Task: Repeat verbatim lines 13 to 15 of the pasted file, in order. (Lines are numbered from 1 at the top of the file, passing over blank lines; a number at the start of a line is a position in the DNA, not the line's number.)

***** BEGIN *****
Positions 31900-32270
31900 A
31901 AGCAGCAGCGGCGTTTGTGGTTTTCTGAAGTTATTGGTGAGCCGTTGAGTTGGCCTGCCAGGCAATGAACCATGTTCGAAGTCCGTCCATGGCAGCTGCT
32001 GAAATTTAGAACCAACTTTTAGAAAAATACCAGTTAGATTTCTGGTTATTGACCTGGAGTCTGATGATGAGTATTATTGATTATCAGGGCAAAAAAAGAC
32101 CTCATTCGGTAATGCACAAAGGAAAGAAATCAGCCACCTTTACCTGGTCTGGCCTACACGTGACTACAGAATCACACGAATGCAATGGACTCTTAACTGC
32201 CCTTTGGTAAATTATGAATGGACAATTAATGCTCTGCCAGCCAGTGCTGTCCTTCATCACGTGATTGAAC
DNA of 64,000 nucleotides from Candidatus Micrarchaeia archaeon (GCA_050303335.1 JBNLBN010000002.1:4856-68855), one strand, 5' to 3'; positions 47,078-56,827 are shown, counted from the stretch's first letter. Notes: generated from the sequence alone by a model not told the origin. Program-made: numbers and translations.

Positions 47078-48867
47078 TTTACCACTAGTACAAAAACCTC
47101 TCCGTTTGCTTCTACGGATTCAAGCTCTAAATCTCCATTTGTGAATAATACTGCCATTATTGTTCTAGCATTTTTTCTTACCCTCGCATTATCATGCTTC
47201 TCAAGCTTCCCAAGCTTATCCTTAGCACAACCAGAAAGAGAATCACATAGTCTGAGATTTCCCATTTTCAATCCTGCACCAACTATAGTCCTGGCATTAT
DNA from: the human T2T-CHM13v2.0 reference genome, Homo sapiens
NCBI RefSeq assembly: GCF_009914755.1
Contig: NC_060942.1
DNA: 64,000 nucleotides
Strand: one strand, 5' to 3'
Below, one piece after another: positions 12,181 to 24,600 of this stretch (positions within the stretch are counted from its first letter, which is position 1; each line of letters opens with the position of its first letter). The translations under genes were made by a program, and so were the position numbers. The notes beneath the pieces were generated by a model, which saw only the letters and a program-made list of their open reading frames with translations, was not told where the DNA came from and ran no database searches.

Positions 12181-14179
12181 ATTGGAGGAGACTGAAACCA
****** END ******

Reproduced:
NCBI RefSeq assembly: GCF_009914755.1
Contig: NC_060942.1
DNA: 64,000 nucleotides